Venkataramana Rao, J.
1. This appeal arises out of a suit to recover a sum of Rs. 2,648 alleged to be due for interest for 4 years on a mortgage deed dated 8th September, 1921, executed by the defendant in favour of the plaintiff. The defendant is the paternal uncle of the minor plaintiff. They were both members of a joint family. In 1921 they effected a division of their joint family property and in the said division among other properties outstandings to the extent of nearly Rs. 10,000 fell to the share of the minor plaintiff. In regard to the said outstandings an arrangement seems to have been come to subsequently between the plaintiff's mother as guardian on behalf of the plaintiff and the defendant. The arrangement appears to be this; the defendant should take over all the said bonds absolutely for himself and pay the minor plaintiff Rs. 10,000 within a period of 12 years in the meantime paying interest on the said sum of Rs. 10,000 at the rate of eight annas per month every year. As security for the repayment of the said sum he is to execute a mortgage of his property undertaking not to alienate the same till the said debt is discharged. The terms of the said arrangement were reduced to writing as evidenced by the deed of mortgage dated 8th September, 1921. The case of the plaintiff is that from the date of the said mortgage the defendant was regularly paying interest but from 1928, he committed default and accordingly the said suit was instituted for the recovery of interest for 4 years from 1928 to 1932. The defendant admitted the execution of the mortgage bond and contended that he did not take over the bonds as alleged but that he was only to collect the money due on the said bonds and pay over to the plaintiff's guardian the moneys as and when collected, that the mortgage bond was only a security for the due performance of the said obligation, that the stipulations in the mortgage deed as to the time for payment of the principal and as to the payment of interest were all inserted nominally and that he was therefore not liable for the suit claim. The question was whether oral evidence can be adduced in support of the plea thus raised by the defendant. Where a parol agreement is afterwards reduced by the parties into writing, that writing alone must be looked into to ascertain the terms of the contract. Here the terms of the arrangement having been reduced to writing as evidenced by the mortgage it will not be open to the defendant to set up that the arrangement as embodied in the mortgage deed is not what it purports to be but something different. This is distinctly prohibited by Section 92 of the Evidence Act. But Mr. Somayya contends that he is entitled to let in evidence under proviso 3 to Section 92 of the Evidence Act which provides that:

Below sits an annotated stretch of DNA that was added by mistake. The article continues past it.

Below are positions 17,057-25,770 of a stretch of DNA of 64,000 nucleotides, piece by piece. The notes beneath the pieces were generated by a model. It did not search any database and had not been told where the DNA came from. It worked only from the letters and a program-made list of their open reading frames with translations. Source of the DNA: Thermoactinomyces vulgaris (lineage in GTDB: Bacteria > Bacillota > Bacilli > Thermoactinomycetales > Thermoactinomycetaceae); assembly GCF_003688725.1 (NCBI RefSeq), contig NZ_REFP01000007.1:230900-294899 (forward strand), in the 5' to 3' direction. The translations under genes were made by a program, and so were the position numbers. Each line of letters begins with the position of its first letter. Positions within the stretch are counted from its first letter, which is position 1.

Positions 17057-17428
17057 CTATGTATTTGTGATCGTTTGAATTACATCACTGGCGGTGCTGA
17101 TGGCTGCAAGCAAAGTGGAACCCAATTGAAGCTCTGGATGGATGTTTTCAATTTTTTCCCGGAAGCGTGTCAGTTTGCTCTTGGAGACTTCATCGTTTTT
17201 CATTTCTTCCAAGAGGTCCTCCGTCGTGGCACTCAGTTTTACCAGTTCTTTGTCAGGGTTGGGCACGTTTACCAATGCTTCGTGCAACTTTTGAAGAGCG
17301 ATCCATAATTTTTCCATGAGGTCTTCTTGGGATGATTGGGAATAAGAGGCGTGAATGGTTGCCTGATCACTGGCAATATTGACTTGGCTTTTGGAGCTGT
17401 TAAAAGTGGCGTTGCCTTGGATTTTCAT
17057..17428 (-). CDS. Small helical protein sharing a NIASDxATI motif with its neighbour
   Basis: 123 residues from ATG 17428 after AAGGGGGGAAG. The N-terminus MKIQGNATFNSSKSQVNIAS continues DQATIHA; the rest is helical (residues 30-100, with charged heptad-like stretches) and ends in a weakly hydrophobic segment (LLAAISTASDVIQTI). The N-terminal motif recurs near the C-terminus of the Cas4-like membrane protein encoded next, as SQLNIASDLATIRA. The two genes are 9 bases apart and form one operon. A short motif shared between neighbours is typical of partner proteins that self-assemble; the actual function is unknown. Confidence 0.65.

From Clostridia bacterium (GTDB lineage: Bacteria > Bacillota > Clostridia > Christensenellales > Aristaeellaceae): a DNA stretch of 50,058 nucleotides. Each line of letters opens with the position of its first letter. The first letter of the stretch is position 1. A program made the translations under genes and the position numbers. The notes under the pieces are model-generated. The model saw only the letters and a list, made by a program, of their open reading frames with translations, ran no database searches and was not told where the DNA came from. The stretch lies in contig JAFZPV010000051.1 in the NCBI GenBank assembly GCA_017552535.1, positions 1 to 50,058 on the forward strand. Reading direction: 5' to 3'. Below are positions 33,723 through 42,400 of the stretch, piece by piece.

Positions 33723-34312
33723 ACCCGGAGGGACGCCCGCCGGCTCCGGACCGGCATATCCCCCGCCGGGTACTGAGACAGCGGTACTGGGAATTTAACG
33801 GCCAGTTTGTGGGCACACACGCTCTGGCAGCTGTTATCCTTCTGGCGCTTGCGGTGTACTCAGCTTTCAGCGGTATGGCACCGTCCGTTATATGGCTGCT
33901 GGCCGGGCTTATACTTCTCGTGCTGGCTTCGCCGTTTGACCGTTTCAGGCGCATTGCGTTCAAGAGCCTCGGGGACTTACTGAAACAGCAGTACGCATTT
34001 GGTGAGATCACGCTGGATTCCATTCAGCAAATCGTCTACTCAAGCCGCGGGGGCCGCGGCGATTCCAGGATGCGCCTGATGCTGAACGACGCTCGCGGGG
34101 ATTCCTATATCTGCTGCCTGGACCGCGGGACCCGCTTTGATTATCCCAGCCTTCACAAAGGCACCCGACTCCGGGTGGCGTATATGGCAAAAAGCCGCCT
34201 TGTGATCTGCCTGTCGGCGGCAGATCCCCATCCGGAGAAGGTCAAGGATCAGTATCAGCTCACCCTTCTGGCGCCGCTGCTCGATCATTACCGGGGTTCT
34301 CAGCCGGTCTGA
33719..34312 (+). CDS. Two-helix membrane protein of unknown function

The existence of any separate oral agreement, constituting a condition precedent to the attaching of any obligation under any such contract, grant or disposition of property, may be proved.
2. And this contention prevailed with the learned District Judge in the Court below. It seems to me that this contention is untenable. As stated by Ameer Ali and Woodroffe in their book on the Law of Evidence at page 653, 9th edition:
The condition precedent to which that proviso refers is a condition the subject-matter of which is de hors the contents of the instrument, and therefore if effect be given to this condition it cannot affect the terms of the document itself.
3. It will be seen that the effect of permitting oral evidence will be running counter to this principle and to directly contradict the terms of the document. Mr. Somayya very strongly relied on two cases, E. Sundaram Chetty v. B. Damodara Chetty (1924) 84 I.C. 146 and Panchapakesa Aiyar v. Ayyaswami Aiyar (1927) 107 I.C. 510, where oral evidence was permitted to show that a promissory note purporting to be an unconditional undertaking to pay a sum of money was executed as security for the performance of some other obligation and till the breach of that obligation the promissory note will not be operative at all. Therefore Mr. Somayya contended that it was open to his client to show that this mortgage deed was not intended to be operative till the breach of the obligation which he undertook in regard to the collection of the moneys due under the documents as pleaded by him. But it will be seen that the promissory notes in those two cases did not contain the terms of the arrangement in regard thereto and it was open for the executants to let in parol evidence to show de hors the contents of the promissory note, an arrangement which would not contradict the terms of the promissory note and therefore the principle of the said cases cannot apply to the mortgage deed in question. The learned District Munsiff rightly overruled the plea of the respondent and passed a decree in favour of the plaintiff. I therefore reverse the decree of the learned District Judge remanding the suit and restore the decree of the District Munsiff with costs throughout.